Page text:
To put it in layman’s terms, human rights are basic rights that are inherent rights that we must be entitled to because we are born as humans. These rights are inherent and are must not change, regardless of our sex, gender, nationality, race, class, language, or anything else. But, one must be living in a utopian world to think that this is actually taken into practice. 

The existence of slavery, human trafficking, child marriage, domestic violence, and more are proof that there is a discrepancy in our privileges. Basic human rights are still a privilege for many, which should not be the case. 

Let’s look at some of the human rights activists and their stories:

Melanie Campbell:

She is the Executive Director and CEO of the National Coalition on Black Civic Participation, located in Washington, D.C. She was recognised as one of Washington D.C.’s Top 40 Under 40 Emerging Leaders in 2000. She has worked dedicatedly for the Civil Rights, Women’s Rights, and Social Justice Movement for more than two decades. Campbell has helped create a youth-focused leadership development program, Black Youth Vote! She has focussed and led a lot of youth-centric voting engagement programmes. Campbell is the convener of the Black Women’s Roundtable. It is one of the largest women-centric network communities that look at the betterment of black women and their families and more. 

Erika Andiola:

She is a prominent immigration rights activist from Arizona. Andiola appeared on the cover of Time magazine with 35 other immigrants living in the U.S. without authorization in 2012. She is the Chief Advocacy Officer for Refugee and Immigrant Center for Education and Legal Services. Her struggle as an undocumented individual with an undocumented family has given her the much-needed empathy, passion, and understanding of immigration. She is the former Press Secretary for Latino Outreach for Bernie 2016. She has been in the political arena and has time and again raised her voice and raised questions about issues pertaining to human rights and immigration specifically. 

Patrisse Cullors:

She is the co-founder of the infamous #BlackLivesMatter. The #BlackLivesMatter social media campaign she helped stimulate has its roots back to 2012. The movement and hashtag became the protestor’s chant post the killing of George Floyd in 2020. She also dwells upon and has been an active supporter of the LGBTQIA+ community and has time and again advocated prison abolition in Los Angeles. Cullors was one of the people mentioned in the BBC’s 100 Women on 23 November 2020. Her form of activism is very actively accompanied by critical theories. She blends academia and academic circles well in the social movements she encompasses her journey in. She understands the power of social media and credits it for the changes in dialogues that it has helped to create.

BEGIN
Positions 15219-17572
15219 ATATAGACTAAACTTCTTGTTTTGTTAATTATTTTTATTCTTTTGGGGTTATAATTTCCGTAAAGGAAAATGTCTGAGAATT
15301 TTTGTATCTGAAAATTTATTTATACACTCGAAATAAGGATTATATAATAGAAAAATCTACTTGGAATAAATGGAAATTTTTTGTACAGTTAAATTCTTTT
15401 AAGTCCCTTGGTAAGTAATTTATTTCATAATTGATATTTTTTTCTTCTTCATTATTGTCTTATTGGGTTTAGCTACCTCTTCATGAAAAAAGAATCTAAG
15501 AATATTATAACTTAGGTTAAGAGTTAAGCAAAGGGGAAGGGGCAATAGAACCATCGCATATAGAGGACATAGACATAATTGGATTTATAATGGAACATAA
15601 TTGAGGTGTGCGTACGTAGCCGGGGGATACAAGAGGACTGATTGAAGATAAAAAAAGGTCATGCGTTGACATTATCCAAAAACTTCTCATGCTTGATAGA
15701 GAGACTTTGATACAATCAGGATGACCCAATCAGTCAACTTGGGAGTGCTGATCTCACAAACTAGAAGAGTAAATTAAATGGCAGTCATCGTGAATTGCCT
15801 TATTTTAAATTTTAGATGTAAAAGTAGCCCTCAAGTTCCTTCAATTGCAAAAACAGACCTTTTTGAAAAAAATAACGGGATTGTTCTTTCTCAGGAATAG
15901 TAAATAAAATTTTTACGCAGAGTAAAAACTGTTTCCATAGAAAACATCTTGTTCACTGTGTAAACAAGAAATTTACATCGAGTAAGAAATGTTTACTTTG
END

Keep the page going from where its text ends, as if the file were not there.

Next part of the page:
Chad Griffin:

He headed one of the most established LGBTQ advocacy groups of the USA, the Human Rights Campaign(HRC). During Griffin’s tenure, HRC led a lot of initiatives across different areas concerning equality. He has been in the political sphere since the age of 19 and has shown an active interest in issues concerning human rights. He has time and again mentioned the high suicide rates of gay teens and has mentioned that to be one of the leading motivational factors for him. 

Bryan Stevenson

He is the founder and executive director of the Equal Justice Initiative (EJI), a human rights organisation. He is an activist that strongly works on prison reforms. He has initiated major new anti-poverty and anti-discrimination efforts that challenge inequality in America. He has received over 40 honorary doctoral degrees from various prestigious institutions including Harvard, Yale, Princeton, and more. Under him, EJI won a historic ruling in the US Supreme Court making mandatory life-without-parole sentences for all children 17 or younger unconstitutional. He has been recognised by several organisations for his work revolving around the criminal justice system and the discrimination within it. 

By Team

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